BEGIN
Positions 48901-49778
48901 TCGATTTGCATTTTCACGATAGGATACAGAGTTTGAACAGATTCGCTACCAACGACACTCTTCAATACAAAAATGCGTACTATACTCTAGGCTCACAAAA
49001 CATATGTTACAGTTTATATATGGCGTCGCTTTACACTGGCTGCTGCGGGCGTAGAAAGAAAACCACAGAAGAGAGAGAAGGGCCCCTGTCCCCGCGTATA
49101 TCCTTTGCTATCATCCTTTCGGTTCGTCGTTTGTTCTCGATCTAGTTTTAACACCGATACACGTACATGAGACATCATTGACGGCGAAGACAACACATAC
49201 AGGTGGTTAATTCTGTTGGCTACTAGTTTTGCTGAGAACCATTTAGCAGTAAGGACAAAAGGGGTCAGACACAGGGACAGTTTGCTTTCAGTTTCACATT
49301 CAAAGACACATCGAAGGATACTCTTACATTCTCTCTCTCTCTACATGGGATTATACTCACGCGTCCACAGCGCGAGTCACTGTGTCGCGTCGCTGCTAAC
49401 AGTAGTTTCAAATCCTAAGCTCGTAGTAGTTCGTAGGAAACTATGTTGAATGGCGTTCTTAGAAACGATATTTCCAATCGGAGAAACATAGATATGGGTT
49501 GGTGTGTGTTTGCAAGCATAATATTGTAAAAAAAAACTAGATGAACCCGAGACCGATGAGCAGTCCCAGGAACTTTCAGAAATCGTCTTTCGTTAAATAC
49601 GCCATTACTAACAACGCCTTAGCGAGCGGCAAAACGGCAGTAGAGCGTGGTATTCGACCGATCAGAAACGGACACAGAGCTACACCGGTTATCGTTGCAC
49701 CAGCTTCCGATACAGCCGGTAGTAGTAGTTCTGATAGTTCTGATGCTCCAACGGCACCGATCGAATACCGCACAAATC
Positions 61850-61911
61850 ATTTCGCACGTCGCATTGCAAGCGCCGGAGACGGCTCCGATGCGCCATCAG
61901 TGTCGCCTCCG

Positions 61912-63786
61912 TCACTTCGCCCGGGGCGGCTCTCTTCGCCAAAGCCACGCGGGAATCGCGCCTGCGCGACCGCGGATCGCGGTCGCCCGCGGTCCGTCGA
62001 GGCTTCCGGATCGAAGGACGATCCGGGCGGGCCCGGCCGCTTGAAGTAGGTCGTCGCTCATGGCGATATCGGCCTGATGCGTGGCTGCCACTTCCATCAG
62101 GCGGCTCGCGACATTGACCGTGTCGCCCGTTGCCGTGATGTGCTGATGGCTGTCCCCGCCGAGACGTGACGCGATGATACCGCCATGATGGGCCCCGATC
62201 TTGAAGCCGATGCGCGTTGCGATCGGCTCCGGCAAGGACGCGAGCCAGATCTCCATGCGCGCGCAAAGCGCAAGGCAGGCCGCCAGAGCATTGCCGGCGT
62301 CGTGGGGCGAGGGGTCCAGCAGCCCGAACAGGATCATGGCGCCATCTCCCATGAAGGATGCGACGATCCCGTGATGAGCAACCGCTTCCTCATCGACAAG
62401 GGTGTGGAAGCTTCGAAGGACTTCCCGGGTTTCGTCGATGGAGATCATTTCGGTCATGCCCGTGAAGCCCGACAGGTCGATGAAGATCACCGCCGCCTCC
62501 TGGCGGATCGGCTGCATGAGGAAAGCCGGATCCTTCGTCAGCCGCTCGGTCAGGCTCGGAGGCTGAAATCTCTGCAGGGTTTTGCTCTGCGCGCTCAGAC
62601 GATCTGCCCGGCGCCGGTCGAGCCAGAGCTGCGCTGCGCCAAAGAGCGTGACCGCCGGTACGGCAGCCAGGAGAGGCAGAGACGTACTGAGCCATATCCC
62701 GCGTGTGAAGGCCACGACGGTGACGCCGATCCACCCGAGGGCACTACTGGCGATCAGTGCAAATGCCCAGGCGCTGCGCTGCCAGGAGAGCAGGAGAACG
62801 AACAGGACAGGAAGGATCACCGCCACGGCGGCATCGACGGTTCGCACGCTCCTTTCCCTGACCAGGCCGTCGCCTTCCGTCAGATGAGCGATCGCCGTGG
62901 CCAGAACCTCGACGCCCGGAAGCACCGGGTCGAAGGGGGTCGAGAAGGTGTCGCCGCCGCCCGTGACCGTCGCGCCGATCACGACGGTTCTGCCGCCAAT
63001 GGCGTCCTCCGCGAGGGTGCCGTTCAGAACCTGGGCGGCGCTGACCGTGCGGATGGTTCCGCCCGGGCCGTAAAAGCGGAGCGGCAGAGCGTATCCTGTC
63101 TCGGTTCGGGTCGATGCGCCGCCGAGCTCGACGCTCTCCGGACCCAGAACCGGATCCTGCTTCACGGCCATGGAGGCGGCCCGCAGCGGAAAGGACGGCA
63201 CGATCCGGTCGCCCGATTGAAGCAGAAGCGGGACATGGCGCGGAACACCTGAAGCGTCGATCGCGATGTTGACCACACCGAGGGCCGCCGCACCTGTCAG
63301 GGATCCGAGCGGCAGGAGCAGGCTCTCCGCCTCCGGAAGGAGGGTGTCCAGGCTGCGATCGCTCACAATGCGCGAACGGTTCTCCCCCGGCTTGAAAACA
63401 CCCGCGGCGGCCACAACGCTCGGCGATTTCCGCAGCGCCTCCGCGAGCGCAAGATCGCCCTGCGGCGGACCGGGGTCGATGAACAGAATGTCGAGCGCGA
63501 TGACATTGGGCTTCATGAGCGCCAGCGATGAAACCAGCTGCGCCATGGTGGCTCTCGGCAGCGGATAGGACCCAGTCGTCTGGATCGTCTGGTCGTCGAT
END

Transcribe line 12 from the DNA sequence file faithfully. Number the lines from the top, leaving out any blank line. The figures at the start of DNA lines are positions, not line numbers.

61850 ATTTCGCACGTCGCATTGCAAGCGCCGGAGACGGCTCCGATGCGCCATCAG